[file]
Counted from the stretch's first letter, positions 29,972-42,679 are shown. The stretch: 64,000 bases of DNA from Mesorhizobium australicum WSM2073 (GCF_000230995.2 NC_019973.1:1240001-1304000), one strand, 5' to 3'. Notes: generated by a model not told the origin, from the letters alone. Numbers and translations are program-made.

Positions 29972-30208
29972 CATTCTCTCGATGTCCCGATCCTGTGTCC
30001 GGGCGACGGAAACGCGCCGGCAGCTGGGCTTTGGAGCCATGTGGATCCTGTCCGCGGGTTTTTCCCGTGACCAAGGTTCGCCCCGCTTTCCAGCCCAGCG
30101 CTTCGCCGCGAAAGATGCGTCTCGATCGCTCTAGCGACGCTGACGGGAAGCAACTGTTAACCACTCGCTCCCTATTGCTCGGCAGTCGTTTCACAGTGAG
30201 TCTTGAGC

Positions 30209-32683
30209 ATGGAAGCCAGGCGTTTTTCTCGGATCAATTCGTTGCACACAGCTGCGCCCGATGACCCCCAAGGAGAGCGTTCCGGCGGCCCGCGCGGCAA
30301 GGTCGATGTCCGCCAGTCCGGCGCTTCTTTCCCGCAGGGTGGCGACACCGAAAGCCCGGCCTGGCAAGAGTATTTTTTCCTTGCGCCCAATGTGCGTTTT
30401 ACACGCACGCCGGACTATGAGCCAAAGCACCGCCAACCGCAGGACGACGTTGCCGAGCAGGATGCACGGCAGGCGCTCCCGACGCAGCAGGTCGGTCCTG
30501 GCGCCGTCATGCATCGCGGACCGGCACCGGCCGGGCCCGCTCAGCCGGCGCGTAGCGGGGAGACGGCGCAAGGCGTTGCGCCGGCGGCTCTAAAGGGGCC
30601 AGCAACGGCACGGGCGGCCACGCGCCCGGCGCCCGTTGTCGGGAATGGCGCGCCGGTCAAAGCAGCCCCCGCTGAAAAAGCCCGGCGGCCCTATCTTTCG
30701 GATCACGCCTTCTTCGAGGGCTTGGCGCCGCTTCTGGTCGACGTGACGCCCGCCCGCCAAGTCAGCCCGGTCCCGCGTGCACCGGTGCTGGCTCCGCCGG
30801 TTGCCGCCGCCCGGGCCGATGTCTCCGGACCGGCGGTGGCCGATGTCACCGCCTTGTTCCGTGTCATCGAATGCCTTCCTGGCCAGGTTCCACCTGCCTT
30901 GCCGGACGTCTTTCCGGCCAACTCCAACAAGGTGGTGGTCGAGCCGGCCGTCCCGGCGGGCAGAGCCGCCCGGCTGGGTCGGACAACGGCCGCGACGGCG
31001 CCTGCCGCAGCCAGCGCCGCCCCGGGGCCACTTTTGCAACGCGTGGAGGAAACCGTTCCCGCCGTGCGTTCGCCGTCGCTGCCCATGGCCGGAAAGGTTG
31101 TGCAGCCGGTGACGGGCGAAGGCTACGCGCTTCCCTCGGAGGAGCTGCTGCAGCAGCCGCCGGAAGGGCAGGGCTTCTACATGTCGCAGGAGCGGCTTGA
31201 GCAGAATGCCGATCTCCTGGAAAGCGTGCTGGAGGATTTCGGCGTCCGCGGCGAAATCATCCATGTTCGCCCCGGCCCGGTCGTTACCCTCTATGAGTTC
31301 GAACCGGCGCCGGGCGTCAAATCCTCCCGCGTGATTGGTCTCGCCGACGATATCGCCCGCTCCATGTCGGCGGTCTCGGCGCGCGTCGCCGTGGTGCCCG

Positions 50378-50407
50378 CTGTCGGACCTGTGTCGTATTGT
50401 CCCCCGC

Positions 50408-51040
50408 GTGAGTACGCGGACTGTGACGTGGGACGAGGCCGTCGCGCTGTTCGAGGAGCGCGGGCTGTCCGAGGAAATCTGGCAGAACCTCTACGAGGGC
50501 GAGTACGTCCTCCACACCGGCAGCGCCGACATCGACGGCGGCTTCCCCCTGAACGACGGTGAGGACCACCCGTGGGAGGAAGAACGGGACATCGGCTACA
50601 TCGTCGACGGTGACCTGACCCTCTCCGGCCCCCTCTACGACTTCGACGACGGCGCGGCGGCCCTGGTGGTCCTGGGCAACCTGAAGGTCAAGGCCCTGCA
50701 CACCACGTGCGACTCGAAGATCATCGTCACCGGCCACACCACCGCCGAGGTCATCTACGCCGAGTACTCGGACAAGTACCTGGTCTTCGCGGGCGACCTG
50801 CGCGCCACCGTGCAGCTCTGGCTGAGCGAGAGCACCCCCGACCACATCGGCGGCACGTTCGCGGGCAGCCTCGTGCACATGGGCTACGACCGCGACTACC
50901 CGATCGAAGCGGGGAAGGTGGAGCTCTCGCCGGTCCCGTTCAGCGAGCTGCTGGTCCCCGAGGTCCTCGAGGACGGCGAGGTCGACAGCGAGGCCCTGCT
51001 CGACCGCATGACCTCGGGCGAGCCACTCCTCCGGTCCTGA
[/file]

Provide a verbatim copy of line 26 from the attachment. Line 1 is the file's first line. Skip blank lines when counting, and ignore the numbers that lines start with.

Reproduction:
50601 TCGTCGACGGTGACCTGACCCTCTCCGGCCCCCTCTACGACTTCGACGACGGCGCGGCGGCCCTGGTGGTCCTGGGCAACCTGAAGGTCAAGGCCCTGCA